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Gentle Giant - Octopus CD (album) cover


Gentle Giant


Eclectic Prog

4.29 | 1844 ratings

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Prog Reviewer
5 stars First love always seems sweeter.

This was my first Gentle Giant album but was part of a rush that eventually spanned the first five albums. Despite numerous very strong tracks, none of the albums have matched this one top to bottom. This album features John Weathers on drums, a wiry burst of energy that added fire to the mix, and is the last featuring the eldest Shulman. Perhaps it is his presence that provide the quirkiness and emphasis on medieval flavor that is less prominent on the follow-up In a Glass House. The songs here are all quite distinct, though as you explore GG's catalog, all reflect the band's sound quite well.

1. The Advent Of Panurge (4:45) (10/10) This one has it all, the remarkable vocal interplay, the staccato keyboard work, the medieval flavor. And the overall sense of wierdness that brands GG like no other band. A great intro to the band.

2. Raconteur Troubadour (4:03) (8.5/10) Continues the medieval flavor, but is a little mellower. The odd rhythm feel remains and the song feels like it is tripping over itself. It takes a few listens to enjoy, but is an excellent continuation and shift from the opener.

3. A Cry For Everyone (4:06) (6/10) My least favorite track on the album. GG's heavy guitar riffs almost never do alot for me and this is no exception. I'm also not a fan of vocals following a rhythm guitar (I dislike the verse of Iron Man for this reason.) But the song contains several other elements that are quite good.

4. Knots (4:11) (15/10) - the crown of the GG catalog, and of the classic prog era in general. Like the tentacles of the title creature, the vocals weave in and out in odd rhythm showcasing the utter brilliance of these guys. At first listen, the opening seems a little calculated, which it no doubtedly was, but by the time the weaving hits the end with the chorus I'm afraid the emotion and energy are at a high.

5. The Boys In The Band (4:34) (9/10) - A great instrumental that covers alot of territory and until I read reviews here, I actually hadn't realized there were no vocals. It was just part of the cohesive whole that is this album.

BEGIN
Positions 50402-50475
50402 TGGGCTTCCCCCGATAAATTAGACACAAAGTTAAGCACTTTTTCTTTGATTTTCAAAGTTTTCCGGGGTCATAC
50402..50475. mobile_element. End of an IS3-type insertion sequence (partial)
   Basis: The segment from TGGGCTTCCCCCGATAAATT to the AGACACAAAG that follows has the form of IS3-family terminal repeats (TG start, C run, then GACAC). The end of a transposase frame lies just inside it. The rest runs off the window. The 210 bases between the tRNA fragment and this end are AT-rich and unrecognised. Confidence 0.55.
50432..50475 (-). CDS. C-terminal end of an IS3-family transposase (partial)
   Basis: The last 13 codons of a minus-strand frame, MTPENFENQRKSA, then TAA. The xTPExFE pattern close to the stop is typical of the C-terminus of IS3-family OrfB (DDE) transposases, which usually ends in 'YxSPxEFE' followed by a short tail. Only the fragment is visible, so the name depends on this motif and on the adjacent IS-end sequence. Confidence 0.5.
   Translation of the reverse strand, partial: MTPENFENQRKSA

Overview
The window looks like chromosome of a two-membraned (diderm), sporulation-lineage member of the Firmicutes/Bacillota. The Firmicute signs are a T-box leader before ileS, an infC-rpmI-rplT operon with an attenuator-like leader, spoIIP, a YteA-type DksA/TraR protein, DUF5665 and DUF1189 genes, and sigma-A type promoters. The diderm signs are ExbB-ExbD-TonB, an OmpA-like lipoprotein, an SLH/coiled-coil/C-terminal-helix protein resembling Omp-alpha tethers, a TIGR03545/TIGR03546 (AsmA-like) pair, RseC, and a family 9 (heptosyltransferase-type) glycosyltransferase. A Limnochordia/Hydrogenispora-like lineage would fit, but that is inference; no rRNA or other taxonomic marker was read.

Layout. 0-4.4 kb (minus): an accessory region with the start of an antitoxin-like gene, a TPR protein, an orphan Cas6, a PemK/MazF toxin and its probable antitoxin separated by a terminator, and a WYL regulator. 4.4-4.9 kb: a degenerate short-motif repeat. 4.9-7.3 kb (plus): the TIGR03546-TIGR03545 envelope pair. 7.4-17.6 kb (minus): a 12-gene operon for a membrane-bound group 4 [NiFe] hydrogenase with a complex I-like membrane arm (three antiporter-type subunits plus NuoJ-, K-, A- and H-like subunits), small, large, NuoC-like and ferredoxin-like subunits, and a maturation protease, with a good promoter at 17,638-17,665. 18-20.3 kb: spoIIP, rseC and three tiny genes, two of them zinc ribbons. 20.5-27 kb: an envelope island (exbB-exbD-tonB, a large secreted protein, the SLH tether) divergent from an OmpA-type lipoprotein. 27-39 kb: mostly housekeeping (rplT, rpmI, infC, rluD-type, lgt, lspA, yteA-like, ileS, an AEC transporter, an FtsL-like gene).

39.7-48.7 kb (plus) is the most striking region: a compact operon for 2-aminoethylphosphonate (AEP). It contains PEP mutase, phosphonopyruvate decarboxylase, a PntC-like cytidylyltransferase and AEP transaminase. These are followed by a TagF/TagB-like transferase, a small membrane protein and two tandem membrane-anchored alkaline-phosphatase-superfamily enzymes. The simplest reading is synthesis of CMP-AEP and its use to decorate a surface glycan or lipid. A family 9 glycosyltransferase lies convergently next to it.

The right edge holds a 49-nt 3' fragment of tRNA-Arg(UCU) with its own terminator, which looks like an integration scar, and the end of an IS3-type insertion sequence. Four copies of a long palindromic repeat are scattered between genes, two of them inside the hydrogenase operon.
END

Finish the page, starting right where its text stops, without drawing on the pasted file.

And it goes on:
6. Dog's Life (3:13) - (6/10) an attempt at humor that wears thin lyrically after a couple of listens that the rest of the album requires, but the acoustic guitar theme is great and the lightheartedness sets a nice contrast within the album as a whole.

7. Think Of Me With Kindness (3:31) - (9/10) though much more simple in structure than most of the rest of the songs, this is a beautiful ballad that does not seem out of place at all. One of my favorite prog ballads.

8. River (5:52) - (9/10) another good prototypical GG song with some heavier elements but overall just showcases the breadth of the band's sound to close the album.

One of the amazing things about this band is how much they pack into relatively short songs. There is so much going on here I have never looked back and said wow that was too short. Despite a few small dips, the level of interest remains at almost a max level for most of the album, something I can't say for the higher rated Glass House. The dips are also not as distracting as on the first two albums. Perhaps if Three Friends or Power and the Glory had been my introduction to GG, my opinion would differ, as they are both faves of mine, but as it is Octopus is one of my desert island albums.

The fact that this is the album with Knots makes it a prog classic. But there is much more here than that. Among the top ten or even top 5 prog albums of all time.

Negoba | 5/5 |


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